Themaginator
02-19-2007, 04:29 PM
also appears with his sister Barakah in pedestal of sky.  interesting article by the way.

ChildofHate
02-19-2007, 05:11 PM
<p>An addict is a person who cannot admit they have a problem.</p><p>Hi, my name is Silhouette and i admit i am an addict.  </p><p>Woah!  I am cured!!!  Sweet, gonna go play some more!</p>

Jai1
02-20-2007, 12:32 PM
The article made me miss some of the old EQ1 days of 6-8 hours of nightly raiding.  The only thing I lost in those days was some sleep.

Tomanak
02-20-2007, 01:43 PM
<p><i>He also lays some portion of the blame at the feet of the game's creator, Blizzard Entertainment, for structuring the game to encourage such heavy addiction. Once your character reaches the game's maximum level -- currently level 70 -- the time commitment required to keep advancing "skyrockets," as he put it. "When you master the game, another patch is released and your work is now obsolete." </i></p><p>This is the paragraph I find interesting...so when do the lawsuits begin? Blizzard cost me my XXXX, they intentionally got me addicted...worked against the tobacco companies....</p>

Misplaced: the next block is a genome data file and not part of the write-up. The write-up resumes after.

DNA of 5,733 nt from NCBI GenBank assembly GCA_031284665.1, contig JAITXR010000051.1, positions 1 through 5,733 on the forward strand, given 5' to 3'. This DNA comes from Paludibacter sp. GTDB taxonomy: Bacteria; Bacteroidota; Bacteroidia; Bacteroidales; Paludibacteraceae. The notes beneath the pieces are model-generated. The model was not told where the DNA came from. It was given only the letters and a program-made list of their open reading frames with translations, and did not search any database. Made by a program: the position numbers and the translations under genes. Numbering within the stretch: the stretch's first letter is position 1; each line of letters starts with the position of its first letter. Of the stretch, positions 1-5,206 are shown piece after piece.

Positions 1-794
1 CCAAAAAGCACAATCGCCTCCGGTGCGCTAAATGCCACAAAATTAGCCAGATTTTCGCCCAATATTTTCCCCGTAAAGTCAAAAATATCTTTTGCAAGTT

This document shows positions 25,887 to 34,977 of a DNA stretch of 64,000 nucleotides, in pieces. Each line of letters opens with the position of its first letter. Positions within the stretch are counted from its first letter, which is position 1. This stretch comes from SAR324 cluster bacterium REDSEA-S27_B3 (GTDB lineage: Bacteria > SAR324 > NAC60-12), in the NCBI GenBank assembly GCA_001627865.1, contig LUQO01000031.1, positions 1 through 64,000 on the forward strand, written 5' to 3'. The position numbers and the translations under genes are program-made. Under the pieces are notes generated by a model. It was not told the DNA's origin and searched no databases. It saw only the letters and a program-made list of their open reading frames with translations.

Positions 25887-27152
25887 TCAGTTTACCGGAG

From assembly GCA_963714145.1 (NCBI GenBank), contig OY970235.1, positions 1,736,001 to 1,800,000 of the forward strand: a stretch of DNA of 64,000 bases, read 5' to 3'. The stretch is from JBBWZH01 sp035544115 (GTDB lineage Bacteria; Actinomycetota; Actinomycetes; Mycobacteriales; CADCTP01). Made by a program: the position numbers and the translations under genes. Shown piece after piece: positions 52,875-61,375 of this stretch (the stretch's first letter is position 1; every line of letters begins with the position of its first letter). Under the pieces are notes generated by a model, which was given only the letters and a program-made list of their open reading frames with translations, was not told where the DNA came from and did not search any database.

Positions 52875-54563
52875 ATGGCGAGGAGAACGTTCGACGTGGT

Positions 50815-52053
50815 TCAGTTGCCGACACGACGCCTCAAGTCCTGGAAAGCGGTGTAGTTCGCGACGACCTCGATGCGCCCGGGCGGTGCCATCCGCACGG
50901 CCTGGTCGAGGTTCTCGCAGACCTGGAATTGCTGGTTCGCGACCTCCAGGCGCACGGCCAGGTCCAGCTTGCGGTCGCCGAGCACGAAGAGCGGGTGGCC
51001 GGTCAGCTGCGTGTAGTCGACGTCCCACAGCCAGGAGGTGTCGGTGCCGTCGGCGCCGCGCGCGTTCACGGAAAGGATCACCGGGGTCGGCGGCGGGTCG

Ganlu
02-20-2007, 03:12 PM
<cite>Tomanak wrote:</cite><blockquote><p><i>He also lays some portion of the blame at the feet of the game's creator, Blizzard Entertainment, for structuring the game to encourage such heavy addiction. Once your character reaches the game's maximum level -- currently level 70 -- the time commitment required to keep advancing "skyrockets," as he put it. "When you master the game, another patch is released and your work is now obsolete." </i></p><p>This is the paragraph I find interesting...so when do the lawsuits begin? Blizzard cost me my XXXX, they intentionally got me addicted...worked against the tobacco companies....</p></blockquote> The only reason it's worked against the tobacco companies is those companies said that cigarettes were OK for you, and wouldn't damage your health. Blizzard certainly isn't forcing players to play, so it wouldn't go anywhere, the same way that ridiculous McDonald's lawsuit was thrown out where people sued them for getting fat. I, personally, also think it's ridiculous to blame the game company for how they "structured" the game.  If the time commitment is such that it's damaging your life, it is your choice alone whether to keep playing or not.